- Carrie Robinson of Macon. She is the founder of Robinson Home, a full-service interior design firm. Before opening her own firm with her husband Will, Robinson spearheaded the restoration and development of numerous historic properties as the lead preservation designer for Historic Macon Foundation, attracting national attention for her innovative approach to historic property development.
- Milan Savic of Marietta. He is the owner of several businesses, including Martin’s Restaurants Systems, The Canopy Restaurant, LLC and MS Realty, LLC. He is currently rehabilitating the 1813 Adam Strain Building in Darien, one of the oldest commercial structures in the state. And also contributed to the preservation of Needwood Baptist Church and School in Brunswick, one of the oldest African American churches in the state and a former Georgia Trust “Places in Peril” site.
- Lisa White of Savannah. She is an assistant district counsel for the U.S. Army Corps of Engineers. She is the president of the National Society of the Colonial Dames of America in the state of Georgia, an honorary regent for the Savannah chapter of the Daughters of the American Revolution, and past chair of the Georgia Historical Society and the Savannah Historic Site and Monument Commission.
— John Ruch
Atlanta Food Bank names new board members
The Atlanta Community Food Bank recently announced the addition of six new members to its board of directors.
The new board members include:
- Janine Anthony Bowen, southeast office leader of the Digital Asset and Data Management Group at the national law firm, Baker & Hostetler LLP.
- Shawn Cole, vice president of global sales for Delta Air Lines.
- Jacqueline Flake, who, after a 20-year career on Wall Street, has used her expertise to invest in volunteer and philanthropic efforts in the arts and education sphere.
- Jennifer McKeehan, senior vice president and global head of supply chain for Peloton Interactive.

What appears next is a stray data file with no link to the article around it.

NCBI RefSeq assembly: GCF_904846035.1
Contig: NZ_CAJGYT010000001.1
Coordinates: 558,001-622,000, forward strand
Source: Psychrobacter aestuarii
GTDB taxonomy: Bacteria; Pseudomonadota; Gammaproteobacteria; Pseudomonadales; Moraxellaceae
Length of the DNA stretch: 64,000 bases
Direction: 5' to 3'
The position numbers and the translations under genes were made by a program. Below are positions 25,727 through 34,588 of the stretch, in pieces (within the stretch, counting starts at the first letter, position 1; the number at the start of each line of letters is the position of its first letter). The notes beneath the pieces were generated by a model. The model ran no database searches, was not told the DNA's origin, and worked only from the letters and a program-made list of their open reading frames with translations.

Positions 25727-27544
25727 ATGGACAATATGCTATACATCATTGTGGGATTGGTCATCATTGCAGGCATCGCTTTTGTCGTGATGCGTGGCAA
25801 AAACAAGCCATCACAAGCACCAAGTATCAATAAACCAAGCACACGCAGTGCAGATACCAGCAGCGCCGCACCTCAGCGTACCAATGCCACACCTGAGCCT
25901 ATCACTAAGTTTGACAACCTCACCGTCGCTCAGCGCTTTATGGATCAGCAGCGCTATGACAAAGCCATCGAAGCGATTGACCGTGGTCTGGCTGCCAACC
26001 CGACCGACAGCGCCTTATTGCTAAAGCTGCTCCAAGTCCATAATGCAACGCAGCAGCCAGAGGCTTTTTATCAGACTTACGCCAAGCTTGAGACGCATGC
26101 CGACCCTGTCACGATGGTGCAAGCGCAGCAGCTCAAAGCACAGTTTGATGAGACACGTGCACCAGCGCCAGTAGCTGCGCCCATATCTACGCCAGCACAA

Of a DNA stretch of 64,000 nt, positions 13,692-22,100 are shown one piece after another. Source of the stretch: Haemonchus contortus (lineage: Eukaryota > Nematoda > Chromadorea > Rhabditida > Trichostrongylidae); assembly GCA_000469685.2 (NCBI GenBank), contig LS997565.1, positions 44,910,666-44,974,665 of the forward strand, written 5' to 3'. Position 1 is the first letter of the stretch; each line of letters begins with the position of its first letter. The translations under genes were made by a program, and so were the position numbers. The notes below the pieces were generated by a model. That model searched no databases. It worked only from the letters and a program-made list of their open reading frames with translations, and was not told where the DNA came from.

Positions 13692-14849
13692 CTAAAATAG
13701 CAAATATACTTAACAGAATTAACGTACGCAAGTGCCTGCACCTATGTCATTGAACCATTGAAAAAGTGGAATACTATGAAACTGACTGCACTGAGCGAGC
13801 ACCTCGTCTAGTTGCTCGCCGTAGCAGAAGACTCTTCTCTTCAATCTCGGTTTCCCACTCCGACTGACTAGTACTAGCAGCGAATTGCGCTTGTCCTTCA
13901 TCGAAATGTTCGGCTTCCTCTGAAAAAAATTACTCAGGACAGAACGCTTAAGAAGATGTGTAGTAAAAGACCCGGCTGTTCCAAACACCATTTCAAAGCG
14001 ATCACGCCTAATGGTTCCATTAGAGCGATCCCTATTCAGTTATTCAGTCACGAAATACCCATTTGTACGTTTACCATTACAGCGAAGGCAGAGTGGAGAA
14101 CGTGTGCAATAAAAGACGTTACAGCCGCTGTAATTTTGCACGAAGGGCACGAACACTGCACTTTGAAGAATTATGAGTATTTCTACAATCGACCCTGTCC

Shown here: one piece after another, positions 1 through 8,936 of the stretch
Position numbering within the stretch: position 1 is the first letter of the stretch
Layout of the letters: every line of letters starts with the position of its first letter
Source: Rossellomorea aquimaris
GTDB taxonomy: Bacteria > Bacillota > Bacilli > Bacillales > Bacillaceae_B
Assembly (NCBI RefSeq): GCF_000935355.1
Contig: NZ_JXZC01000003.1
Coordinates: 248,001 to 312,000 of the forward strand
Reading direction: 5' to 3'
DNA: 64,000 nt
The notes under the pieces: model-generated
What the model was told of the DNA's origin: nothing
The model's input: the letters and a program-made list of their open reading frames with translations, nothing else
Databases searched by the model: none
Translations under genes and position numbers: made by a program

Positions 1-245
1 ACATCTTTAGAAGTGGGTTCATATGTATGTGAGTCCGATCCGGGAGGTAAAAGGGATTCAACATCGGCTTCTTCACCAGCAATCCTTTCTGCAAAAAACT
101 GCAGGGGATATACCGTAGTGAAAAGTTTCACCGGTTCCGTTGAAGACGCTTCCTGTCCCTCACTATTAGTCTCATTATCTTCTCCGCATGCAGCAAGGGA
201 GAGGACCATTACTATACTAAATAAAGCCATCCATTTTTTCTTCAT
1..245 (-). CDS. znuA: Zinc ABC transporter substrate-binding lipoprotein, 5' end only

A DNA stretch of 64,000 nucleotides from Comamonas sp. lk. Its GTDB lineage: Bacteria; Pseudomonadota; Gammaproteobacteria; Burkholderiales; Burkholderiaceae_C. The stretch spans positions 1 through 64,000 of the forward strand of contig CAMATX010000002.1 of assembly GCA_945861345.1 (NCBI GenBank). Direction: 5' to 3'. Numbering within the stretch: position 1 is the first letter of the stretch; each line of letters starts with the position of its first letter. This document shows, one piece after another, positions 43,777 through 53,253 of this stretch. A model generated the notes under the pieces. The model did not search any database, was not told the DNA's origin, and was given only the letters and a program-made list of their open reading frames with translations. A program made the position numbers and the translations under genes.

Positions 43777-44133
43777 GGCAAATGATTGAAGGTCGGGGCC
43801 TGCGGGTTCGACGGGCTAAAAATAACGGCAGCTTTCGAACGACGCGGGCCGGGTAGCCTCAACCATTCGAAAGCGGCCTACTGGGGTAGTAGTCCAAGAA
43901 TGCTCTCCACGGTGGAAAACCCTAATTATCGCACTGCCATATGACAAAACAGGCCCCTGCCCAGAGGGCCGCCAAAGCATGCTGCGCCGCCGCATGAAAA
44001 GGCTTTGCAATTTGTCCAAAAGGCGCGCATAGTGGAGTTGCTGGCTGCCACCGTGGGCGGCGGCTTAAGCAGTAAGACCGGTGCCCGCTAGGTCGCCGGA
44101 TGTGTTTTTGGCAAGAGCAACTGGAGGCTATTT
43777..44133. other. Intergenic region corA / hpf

- Camye Mackey, executive vice president and chief people, diversity, equity and inclusion officer for the Atlanta Hawks and State Farm Arena.
- Claire E. Sterk, president emerita of Emory University.
“We are honored to welcome our new Board Members who each have demonstrated incredible commitment to the communities they serve and excellence in their respective professions,” said Kyle Waide, president and CEO. “Their leadership will be vital as our organization faces new challenges and increased demand that were driven by the pandemic. We look forward to working alongside our Board to continue to explore innovative approaches for providing our critical programs and resources for the food insecure in our 29-country service area.”
The Food Bank combats food insecurity in the state by working with around 700 nonprofit agencies to distribute food across 29 counties. In Georgia, one in eight residents are food insecure and the Food Bank distributed over 96 million meals last year.
— Hannah E. Jones
Horizons Atlanta honors exceptional partners and educators
The nonprofit team and partners gathered at Piedmont Park’s Magnolia Hall on June 8 to celebrate those who help make Horizons Atlanta’s six-week summer learning experience, geared towards underserved communities, possible.
This year’s awardees include: